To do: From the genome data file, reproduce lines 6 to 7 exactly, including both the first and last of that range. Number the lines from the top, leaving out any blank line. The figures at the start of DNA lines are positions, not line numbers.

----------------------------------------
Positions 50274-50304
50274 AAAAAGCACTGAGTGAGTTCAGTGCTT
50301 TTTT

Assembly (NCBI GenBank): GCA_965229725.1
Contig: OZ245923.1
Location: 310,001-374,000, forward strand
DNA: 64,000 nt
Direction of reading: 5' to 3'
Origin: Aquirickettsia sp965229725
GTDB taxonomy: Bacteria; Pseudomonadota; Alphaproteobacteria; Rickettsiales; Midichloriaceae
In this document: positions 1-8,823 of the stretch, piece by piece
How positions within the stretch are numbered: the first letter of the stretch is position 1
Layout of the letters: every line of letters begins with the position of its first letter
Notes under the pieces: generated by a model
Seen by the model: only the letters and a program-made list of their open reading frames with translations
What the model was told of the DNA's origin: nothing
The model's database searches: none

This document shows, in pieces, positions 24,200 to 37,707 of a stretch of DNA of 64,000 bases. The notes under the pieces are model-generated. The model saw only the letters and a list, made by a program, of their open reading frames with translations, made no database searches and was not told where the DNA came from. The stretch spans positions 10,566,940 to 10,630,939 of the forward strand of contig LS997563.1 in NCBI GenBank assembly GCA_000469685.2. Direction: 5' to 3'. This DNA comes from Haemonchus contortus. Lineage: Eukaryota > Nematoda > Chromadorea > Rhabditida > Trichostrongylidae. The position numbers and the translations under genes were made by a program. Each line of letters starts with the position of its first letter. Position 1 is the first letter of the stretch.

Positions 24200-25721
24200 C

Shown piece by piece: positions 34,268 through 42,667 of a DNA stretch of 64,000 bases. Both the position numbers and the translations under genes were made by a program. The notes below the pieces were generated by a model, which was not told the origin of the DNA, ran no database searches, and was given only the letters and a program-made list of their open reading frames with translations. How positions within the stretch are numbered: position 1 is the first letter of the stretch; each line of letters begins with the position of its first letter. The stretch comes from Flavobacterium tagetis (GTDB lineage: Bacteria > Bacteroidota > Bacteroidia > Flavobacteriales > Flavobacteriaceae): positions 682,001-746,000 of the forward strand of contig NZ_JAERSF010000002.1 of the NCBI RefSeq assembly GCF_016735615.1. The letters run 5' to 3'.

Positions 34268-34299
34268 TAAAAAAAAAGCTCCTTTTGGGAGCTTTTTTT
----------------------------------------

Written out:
Location: 310,001-374,000, forward strand
DNA: 64,000 nt